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Suspected illegal possession of unregistered proprietary Chinese medicines and sale of Part I poison by registered Chinese medicine practitioner

     The Department of Health (DH) is conducting investigation of a case of suspected illegal possession of unregistered proprietary Chinese medicines (pCm) and sale of Part I poison by a registered Chinese medicine practitioner (CMP), Fong Yiu, practising at Flat G, 5/F, Far East Mansion, 5-6 Middle Road, Tsim Sha Tsui, Kowloon.

     The investigation follows a complaint from a member of the public, who had been prescribed with a jar of yellowish cream, some medicine powder for oral consumption, and a bottle of solution for topical use by the CMP for her son's skin problem. The Government Laboratory's analysis results today (April 11) detected the presence of a Part I poison, triamcinolone acetonide, in the yellowish cream and western medicines, chlorpheniramine and paracetamol, in the medicine powder.

     DH conducted field investigation at the CMP's clinic immediately. Preliminary investigation revealed that CMP Fong had prescribed cream to the patient. In addition, around 30 types of suspected unregistered pCm were found in the clinic premises.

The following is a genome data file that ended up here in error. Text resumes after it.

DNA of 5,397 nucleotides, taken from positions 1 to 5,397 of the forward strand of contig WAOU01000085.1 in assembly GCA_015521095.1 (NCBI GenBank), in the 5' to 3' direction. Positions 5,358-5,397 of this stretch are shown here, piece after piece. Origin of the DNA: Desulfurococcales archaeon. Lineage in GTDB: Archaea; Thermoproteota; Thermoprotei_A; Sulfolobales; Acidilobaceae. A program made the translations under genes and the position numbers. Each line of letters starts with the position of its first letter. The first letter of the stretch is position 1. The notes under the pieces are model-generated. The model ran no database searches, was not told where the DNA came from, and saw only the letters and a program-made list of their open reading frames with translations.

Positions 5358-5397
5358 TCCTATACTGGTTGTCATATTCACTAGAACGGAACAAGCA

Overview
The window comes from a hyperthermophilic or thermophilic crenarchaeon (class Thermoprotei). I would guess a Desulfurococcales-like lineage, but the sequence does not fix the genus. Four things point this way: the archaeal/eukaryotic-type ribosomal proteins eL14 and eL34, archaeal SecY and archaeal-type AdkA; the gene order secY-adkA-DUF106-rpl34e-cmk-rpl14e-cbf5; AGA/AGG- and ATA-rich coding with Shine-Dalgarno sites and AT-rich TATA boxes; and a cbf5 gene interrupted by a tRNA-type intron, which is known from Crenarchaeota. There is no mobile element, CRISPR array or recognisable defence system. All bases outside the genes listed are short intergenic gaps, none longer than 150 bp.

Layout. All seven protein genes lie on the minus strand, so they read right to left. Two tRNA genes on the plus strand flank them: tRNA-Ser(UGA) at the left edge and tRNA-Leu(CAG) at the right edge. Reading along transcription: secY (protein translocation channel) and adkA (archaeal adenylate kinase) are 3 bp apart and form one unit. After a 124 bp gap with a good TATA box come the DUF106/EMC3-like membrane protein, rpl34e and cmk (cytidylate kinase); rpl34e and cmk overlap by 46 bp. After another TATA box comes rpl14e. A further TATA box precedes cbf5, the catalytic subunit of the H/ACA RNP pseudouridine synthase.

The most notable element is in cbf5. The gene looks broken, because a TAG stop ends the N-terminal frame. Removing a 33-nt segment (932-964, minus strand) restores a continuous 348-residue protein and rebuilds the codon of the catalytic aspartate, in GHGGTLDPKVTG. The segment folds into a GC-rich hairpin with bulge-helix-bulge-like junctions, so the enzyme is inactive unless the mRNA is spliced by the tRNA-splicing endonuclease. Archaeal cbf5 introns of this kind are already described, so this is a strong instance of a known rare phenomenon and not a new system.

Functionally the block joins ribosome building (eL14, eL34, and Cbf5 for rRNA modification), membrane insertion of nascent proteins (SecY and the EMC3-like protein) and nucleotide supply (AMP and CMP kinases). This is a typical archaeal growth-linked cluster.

Stocks of the suspected Part I poison and unregistered pCm were all seized for further laboratory investigation.

     While the DH's investigation is ongoing, so far, DH has not received any report of related adverse incidents. DH has set up a hotline 2125 1133, for enquiries related to the cream or the medicine powder prescribed by the CMP. It will operate starting tomorrow from 9am to 5pm, Monday to Friday.

     Triamcinolone acetonide is a potent steroid. Application of triamcinolone acetonide for a long time can cause thinning of skin, and other side effects such as moon face, high blood pressure, high blood sugar and even peptic ulcer. Chlorpheniramine is an over-the-counter Western drug commonly used for relieving allergic symptoms. The most well known side effect is drowsiness. As for paracetamol, it has long been used for its anti-pyretic and analgesic effects. Improper use may cause liver damage. On the other hand, use of unregistered pCms may pose public health threats as their safety, efficacy and quality have not been proven.

     On completion of investigation, DH will seek advice from the Department of Justice regarding prosecution against the CMP for possible contravention Section 21 of the Pharmacy and Poisons Ordinance (Cap. 138) for illegal sale of Part I poison. The maximum penalty is $100,000 and two years' imprisonment. In addition, the CMP might also contravene Section 119 of the Chinese Medicine Ordinance (Cap. 549) for illegal possession of unregistered pCm. The maximum penalty is also $100,000 and two years' imprisonment. The DH will also refer this case to the Chinese Medicine Council of Hong Kong for possible disciplinary actions.

     Members of the public are advised to consult healthcare professionals if they feel unwell after using medicines supplied by the CMP or in case of doubt. They should submit the medicines to the Chinese Medicine Division of DH at 16/F, AIA Kowloon Tower, Landmark East, 100 How Ming Street, Kwun Tong, during office hours.

Ends/Thursday, April 11, 2013
Issued at HKT 21:24


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